He was deciding to face it, he looked and felt like shit. He knew he needed exercise. It had been four years since the treadmill in the basement had been turned on. The electronic odometer/speedometer/calorie counter no longer worked. The battery having been removed but never replaced and the model number of the nickel size disc long forgotten. “Hell with it.” the pain in his chest would subside as it always did and he would feel more like doing it tomorrow.



Gerald Watswigger looked down the steep stairs, stepped down onto the high seawater and sun bleached wooden planks. He attached the end of the short rope to the old mooring cleat and silently stepped off of the pier.  With only a few twitches of his legs and feet, Gerald swung silently by his neck just a few inches above the morning tide.

It was 1982 when Gerald first started to write incessantly. Letters to loved ones, poems he shared with his family and friends, short stories filled his lead pencil stained yellow dog tablets. It seemed words and phrases poured from is head. He began writing for a small local paper and his lust to write was mostly satisfied by his twice weekly column. Being published regionally, the feedback he received was very rewarding. He felt he could add “Gerald Watswigger, Freelance Writer”  to his business card and he was not exaggerating. After a few successful magazine submissions, one to Rolling Stone, his first novel emerged. It was nationally accepted and reached five on the New York Times best seller list. He had reached what he thought was the pinnacle of writing success. Then his second was published and then his third. Both equally received and he now felt his career was firmly set both financially and creatively. He was living the dream.

But this day began as usual, with a quick shower and masturbate, an electric shave, deodorant, tooth paste and hair cream. He pulled on his shorts and struggled into his t-shirt. Still barefoot, Wiggs shuffled into the kitchen, grabbed a cup and using both hands, carefully poured his first cup of black coffee. Gerald, leaning on the kitchen counter with a tremendous headache, wondered if he would ever again be able to write just one more. Just one more story, just one more short flash fiction, or just one more paragraph. He felt the cold writer’s block setting in on his mind and he was feeling the freeze as surely as a cold block of ice. The more he tried to create an original thought the further the dark freezing vail dropped down encasing his brain.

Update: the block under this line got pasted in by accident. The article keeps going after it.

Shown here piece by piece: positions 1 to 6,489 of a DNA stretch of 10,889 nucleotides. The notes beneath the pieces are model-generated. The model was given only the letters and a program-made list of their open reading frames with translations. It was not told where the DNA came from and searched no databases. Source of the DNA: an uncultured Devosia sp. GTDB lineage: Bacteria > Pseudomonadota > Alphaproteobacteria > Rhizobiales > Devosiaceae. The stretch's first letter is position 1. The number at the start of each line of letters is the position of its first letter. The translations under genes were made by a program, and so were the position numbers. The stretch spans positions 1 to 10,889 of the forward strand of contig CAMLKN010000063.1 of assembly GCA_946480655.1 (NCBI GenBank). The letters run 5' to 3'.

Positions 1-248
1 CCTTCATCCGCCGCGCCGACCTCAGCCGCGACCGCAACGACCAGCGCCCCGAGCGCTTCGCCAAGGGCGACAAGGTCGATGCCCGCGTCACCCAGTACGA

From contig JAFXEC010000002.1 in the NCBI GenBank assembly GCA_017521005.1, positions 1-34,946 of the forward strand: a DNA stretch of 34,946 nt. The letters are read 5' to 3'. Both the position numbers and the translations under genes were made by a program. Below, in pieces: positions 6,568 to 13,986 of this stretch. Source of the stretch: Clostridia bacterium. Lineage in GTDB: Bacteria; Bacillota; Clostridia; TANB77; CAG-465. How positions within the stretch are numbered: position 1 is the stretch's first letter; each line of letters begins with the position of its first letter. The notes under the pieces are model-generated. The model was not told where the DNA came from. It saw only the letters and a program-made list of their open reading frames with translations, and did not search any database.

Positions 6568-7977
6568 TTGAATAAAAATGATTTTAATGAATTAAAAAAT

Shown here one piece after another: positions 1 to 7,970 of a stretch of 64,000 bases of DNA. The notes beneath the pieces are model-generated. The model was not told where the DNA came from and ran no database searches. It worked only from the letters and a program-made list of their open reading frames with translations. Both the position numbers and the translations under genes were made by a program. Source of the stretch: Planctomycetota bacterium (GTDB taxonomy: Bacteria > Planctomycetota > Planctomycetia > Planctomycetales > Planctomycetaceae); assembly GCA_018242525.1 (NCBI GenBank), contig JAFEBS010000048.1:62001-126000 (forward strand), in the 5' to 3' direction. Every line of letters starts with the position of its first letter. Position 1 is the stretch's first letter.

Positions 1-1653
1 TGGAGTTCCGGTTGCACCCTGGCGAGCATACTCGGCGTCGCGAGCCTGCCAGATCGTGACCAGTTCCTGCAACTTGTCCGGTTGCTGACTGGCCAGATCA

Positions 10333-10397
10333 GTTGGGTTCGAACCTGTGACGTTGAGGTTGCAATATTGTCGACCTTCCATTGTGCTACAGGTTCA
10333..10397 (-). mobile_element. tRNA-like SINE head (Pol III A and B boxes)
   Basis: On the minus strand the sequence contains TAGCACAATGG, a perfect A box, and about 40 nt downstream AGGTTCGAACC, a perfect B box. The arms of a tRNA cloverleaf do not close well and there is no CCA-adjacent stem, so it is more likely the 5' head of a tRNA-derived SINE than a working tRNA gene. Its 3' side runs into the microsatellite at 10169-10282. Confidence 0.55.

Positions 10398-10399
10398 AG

It was just two days before that he had met her, a young vibrant beautiful Brazilian woman. Long dark hair, deep tan skin and slimmest of bikini line sun tanned hips, he was so stricken by her low-voiced accent. And now a couple of days after their passion filled affair he realized he had met her 25 years before in 1982. He had forgotten what he had sold for the 25 years of success and just three night’s love with the world’s most beautiful woman.

What goes on in a man’s mind, what deal will he bargain when he is confronted with a choice between keeping his creativity, talent and livelihood or trading it all for great success and only a few passionate nights in the arms of a beautiful woman? What disguise will the devil wear and how does he know the soul  any man will trade for his deepest worldly desires? That fog laden morning on that high ocean pier, many years after making that deal, Gerald Watswigger found out the cost.


( Some of you may recognize this man from other flash fictions I have written about him. I try to create a different but similar demise for him in each tale.)